TH: Say that again, please. I have how many witnesses in here?

    TP: And you’ll see it soon. I don’t think the world knows about Taraji yet. The notes she can play…I mean everybody’s fantastic in the movie, but being in those intimate moments with her playing against you, this girl’s got some gears. So that’s my biggest regret.

    Taraji, how do you choose your characters?

    TP: I like meaty roles. I like roles that scare me. Roles that most people will judge and say, “I’m not playing a thumb-sucking baby momma. I’m not playing a pregnant ho. A lesbian sniper?” I just like to do things that are so far left of who I am because that’s the joy of acting—playing these different characters, something you would never ever imagine yourself doing. So that’s how I choose. And the charm in this film is that it wasn’t so character heavy. It was just a regular woman. I didn’t have to wear a weave or corn rolls. It was just a regular girl. Happy with her life, married and funny. That’s the part I like, that she was funny.

    Tyler, all the men are vulnerable in this movie.

    TP: I don’t want all my movies to be the same thing over and over again, so with this one, I wanted to try some different things. I wanted the guys, especially Rockmond, to be really, really…dumb. Heh, no. I wanted him to be a guy who really believed his wife and really trusted her and really loved her.

    But it’s to such an extent with Rockmond’s character that it starts to get on your nerves.

    SL: Now you know how my character felt.

    TP: See? So when he slaps her, it makes it all the more powerful. It’s like, wow.

    TH: Don’t you know this character? My cousin is this character. Every time I see his wife, I’m like, “I can’t wait for that to be over.”

    RD: We all have known so many guys in our family, or even women in our family, who wear their hearts on their sleeve. And they get taken advantage of time and time again because they’re so forgiving and willing to love.

    Reuben Cannon: Like me.

    TP: Reuben’s been married five times.

    RD: I think it’s funny that we persecute those people for loving so openly. As a society we say, “Oh, they’re just weak.” No. They are who God says we should be. And they get persecuted so much. Like the character, he got on your nerves, which is really interesting to me.

    How did Robin Givens get involved with the project?

    TP: I worked with Robin on House of Payne, and the first thing I thought was, “Damn, she still looks good.” And the second thing was, “Why isn’t she working?” And when she was on the set, she was so professional and so giving and so kind. She’s not at all what people think she is, so I thought if nobody else is putting her to work, I gotta find something for [her] because she’s really a phenomenal woman.

    Cole, what was it like going head to head with Robin in the board room scenes?

    CH: Fantastic. She is probably one of the best actresses I’ve worked with, as well as Sanaa. I didn’t get the chance to work with Taraji…

    TH: You wanted to.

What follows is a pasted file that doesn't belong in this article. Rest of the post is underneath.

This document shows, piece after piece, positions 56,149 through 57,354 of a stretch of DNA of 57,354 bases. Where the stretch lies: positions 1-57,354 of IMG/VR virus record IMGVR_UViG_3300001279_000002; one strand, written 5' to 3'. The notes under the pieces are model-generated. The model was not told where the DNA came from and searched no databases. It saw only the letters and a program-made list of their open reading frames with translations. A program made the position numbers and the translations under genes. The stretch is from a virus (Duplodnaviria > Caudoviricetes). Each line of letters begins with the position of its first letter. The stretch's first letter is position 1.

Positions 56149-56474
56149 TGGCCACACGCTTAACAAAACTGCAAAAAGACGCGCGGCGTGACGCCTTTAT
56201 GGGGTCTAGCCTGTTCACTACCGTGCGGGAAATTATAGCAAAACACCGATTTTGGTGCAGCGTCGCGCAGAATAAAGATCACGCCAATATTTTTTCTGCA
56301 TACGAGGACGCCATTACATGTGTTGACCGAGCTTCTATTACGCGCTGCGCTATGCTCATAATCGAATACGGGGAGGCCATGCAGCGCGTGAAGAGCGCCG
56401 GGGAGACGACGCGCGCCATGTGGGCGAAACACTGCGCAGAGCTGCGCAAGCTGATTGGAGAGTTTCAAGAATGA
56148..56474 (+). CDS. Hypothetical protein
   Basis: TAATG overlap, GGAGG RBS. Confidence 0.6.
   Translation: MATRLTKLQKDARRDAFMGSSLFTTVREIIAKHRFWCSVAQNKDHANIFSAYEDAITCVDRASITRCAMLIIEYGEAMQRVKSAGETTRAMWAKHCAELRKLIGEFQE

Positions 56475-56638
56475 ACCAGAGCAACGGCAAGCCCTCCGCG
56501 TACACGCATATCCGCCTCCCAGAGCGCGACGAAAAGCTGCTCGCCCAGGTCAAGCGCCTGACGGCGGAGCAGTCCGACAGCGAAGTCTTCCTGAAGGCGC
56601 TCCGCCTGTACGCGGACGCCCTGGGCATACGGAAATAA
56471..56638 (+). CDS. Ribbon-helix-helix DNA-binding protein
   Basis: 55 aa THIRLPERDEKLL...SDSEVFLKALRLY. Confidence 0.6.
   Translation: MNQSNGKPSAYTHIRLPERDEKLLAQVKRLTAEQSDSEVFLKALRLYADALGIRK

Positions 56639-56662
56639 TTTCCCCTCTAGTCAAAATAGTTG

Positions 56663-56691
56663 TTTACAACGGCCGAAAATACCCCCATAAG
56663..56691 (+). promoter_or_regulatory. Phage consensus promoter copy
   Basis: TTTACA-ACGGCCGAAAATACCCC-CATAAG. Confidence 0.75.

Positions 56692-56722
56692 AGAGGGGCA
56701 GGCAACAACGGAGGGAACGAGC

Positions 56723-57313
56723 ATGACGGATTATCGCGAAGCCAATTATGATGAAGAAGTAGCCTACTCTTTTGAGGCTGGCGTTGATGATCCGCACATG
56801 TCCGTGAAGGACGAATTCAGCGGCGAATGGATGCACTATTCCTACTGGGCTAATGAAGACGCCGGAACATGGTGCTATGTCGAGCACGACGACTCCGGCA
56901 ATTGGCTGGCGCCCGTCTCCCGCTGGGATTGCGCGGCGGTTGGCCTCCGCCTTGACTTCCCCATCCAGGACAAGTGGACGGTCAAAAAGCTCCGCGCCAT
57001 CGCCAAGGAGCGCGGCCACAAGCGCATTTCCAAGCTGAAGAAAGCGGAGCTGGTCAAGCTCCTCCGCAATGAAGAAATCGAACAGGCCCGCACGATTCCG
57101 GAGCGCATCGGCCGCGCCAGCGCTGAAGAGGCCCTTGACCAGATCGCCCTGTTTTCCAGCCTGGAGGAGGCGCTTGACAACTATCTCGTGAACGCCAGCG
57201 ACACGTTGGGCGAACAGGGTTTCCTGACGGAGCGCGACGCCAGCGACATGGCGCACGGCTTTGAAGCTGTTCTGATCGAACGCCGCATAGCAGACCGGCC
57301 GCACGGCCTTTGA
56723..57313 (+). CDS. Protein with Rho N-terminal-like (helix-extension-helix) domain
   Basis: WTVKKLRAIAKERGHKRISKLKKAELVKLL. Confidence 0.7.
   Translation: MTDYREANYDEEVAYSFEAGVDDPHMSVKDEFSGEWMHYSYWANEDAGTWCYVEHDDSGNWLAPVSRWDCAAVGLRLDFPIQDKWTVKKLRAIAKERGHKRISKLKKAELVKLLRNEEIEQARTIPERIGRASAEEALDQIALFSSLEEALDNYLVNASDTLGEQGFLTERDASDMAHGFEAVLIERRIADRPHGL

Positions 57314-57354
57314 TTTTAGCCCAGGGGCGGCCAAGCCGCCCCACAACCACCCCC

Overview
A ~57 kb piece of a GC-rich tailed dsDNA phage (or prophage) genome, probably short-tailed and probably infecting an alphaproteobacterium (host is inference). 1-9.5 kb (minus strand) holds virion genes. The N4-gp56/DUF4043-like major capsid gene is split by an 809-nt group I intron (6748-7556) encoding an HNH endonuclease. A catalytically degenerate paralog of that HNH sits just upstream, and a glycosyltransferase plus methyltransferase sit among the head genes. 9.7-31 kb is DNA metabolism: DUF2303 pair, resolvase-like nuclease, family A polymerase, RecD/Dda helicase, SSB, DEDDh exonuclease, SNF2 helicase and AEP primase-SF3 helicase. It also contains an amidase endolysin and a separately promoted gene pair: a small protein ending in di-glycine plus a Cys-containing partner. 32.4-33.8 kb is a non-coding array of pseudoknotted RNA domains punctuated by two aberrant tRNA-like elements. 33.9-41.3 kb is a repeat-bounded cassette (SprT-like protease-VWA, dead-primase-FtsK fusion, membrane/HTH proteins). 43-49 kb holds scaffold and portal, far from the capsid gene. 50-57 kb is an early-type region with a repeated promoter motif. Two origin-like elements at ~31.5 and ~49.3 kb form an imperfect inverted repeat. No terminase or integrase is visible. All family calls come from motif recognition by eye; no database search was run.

CH: But the reality is that with Robin, she is so in the moment. I like to play on film and Tyler allowed us to do that. The greatest compliment to give an actor is that when you do certain things, you can see the effect in their eyes. And Robin was always in the moment; it’s one of the great qualities of an actor or an actress. And as Tyler said, she is probably one of the most pure souls I have ever met.

    Taraji, you were Sanaa’s conscience in this film. What was it like playing off her?

    TH: It was juicy. I loved it. Sanaa is great. I’ve always wanted to work with her anyway, and this was a great opportunity to do that. I really admire her work, and I don’t admire many people’s work. I really look up to her.

    SL: She’s a Virgo, I’m a Virgo, and Tyler’s a Virgo.

    TH: Excuse me, I’m talking.

    TP: Typical Virgo.

    TH: Ha. It was great, it was fun. I like to fly by the seat of my pants and so does she, so I would throw stuff at her, she would throw stuff back at me. It was great.

    Tyler, what does Reuben add to the team as a producer?

    TP: Besides a senior discount? Naw. I tell you, from the first time that we started working together, Reuben has tried to prove that he can work harder than me, and it’s been a true blessing having him on my team. In the beginning, when I didn’t have any credibility and nobody knew who I was, he would lend himself to my project. So he’s been very instrumental in making sure that every film we’ve done has everything it needs to succeed. I can have a vision to do something grand, but if I don’t have the right people with me, then I can’t get it to go.

    Reuben, what’s it like producing with Tyler?

    RC: It’s hard to describe the way we work at TPS because the only reference I have is the way Hollywood works, and Tyler has a different way of doing things. I’ve even had to rethink my own way about how a production can be done because I’ve spent so many years in Hollywood. But the great thing about Tyler is that he wasn’t reared in Hollywood so his dreams and his thoughts about what’s possible are not conventional. Look at what is a Tyler Perry movie. Madea is a character, but Tyler Perry is a brand. And that brand will continue to expand as Tyler continues to provide entertainment. I think the pact with the audience is that I will continue growing and I hope you’ll grow with me.

    —Jacob J. Mauldin

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    Tags: Tyler Perry, Cole Hauser, Taraji P. Henson, Sanaa Lathan, Rockmond Dunbar, Tyler Perry's The Family That Preys